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August 10, 2009

Protect Yourself from Fraud

Video Relay Service is a wonderfully empowering technology that can be used to conduct conversations between hearing and Deaf individuals who use sign language to communicate. But as the VRS industry is maturing, instances of abuse of the technology have begun to creep up.

As a VRS consumer, you need to be aware of tactics others might use to steal your identity or your personal and financial information. You may have received emails or calls from people or organizations claiming they are awarding money or prizes to you and other VRS users. These deceitful emails and calls request that you send your personal information to a false email address or provide personal financial information over VRS. VRSCA wants you to know that emails and calls like this are most likely scams. As a VRS consumer you do not want to share personal financial information with individuals or groups you do not know.

Here are some ways you can protect yourself:

  • If you receive an email or call from an individual or organization that you have not previously contacted asking for your personal financial information, do not provide your personal financial information. You have no obligation to respond to the request. Simply ignore the email or disconnect from the call.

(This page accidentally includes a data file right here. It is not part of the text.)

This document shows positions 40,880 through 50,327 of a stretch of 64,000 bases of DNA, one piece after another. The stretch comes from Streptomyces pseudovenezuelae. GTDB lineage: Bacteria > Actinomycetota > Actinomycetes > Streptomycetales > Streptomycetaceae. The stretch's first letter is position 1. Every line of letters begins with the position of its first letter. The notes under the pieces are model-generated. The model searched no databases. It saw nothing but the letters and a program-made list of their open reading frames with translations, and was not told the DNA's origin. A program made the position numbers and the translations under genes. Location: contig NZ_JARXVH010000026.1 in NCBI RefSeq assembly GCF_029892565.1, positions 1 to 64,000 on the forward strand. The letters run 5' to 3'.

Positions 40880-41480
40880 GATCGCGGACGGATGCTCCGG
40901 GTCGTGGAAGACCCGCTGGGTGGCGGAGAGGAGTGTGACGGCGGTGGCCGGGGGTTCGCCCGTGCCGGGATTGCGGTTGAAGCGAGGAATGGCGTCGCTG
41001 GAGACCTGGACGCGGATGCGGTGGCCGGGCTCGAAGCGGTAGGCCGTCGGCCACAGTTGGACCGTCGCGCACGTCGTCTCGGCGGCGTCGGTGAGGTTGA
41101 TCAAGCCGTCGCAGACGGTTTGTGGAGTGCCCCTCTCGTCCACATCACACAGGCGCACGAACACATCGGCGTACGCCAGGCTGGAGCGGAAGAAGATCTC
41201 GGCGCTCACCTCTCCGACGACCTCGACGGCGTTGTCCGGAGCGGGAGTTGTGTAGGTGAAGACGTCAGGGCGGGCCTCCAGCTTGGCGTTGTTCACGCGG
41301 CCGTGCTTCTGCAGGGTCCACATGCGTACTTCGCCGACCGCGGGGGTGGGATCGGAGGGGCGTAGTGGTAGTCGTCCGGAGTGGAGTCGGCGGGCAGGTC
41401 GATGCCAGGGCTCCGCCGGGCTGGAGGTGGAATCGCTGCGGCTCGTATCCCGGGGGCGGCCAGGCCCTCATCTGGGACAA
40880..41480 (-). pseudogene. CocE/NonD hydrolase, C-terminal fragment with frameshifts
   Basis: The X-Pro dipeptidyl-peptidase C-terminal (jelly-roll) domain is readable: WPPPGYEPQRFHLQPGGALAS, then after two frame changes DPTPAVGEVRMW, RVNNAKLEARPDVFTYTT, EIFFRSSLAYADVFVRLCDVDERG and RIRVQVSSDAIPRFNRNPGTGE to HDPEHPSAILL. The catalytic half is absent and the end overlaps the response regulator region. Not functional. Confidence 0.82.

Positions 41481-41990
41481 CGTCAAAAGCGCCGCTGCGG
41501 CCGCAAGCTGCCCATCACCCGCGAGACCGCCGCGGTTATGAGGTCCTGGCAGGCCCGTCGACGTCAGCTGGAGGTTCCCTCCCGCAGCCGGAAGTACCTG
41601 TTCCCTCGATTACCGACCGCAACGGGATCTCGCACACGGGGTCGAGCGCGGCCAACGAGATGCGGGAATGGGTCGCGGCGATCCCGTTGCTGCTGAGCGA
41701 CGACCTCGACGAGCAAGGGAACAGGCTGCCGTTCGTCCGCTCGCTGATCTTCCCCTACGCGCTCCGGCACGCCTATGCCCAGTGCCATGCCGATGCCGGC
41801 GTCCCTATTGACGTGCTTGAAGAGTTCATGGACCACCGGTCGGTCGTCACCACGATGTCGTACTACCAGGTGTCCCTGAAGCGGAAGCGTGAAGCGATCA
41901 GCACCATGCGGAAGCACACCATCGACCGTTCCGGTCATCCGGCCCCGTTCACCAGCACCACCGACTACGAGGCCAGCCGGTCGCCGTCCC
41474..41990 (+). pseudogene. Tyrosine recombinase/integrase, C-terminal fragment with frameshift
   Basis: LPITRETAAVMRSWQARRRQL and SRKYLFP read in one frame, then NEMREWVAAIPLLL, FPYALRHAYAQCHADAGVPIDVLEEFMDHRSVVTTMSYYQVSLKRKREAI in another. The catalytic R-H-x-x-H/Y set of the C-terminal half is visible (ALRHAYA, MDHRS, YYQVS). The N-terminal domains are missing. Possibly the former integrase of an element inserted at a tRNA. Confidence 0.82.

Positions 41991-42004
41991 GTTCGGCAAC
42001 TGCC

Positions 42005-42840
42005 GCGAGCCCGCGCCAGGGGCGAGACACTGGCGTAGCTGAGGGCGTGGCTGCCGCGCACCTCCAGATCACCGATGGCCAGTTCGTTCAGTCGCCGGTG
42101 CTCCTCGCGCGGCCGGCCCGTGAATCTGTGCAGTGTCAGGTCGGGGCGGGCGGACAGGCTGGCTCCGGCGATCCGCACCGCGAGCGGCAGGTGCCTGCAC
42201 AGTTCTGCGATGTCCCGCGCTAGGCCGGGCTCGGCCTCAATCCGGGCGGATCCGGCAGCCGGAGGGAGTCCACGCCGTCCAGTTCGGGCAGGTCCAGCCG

If you are not sure whether it is a legitimate email or call, you can ask for the following information:

  • The individual’s or business’ name and business license number
  • Address
  • Telephone or VP number
  • Email address

Before responding to any request for personal or financial information, you can check whether the business is legitimate by contacting your local attorney general, consumer protection office, or Better Business Bureau. You can also check with The National Fraud Information Center, Federal Trade Commission, or other consumer groups.

It is advisable NOT to provide your personal or financial information to an individual or company if you cannot verify that the request is legitimate.

You can obtain more information on how to protect yourself against fraudulent activities by contacting the Internet Crime Complaint Center at http://www.ic3.gov/ or the Bureau of Consumer Protection of the Federal Trade Commission at http://www.ftc.gov/bcp/index.shtml.

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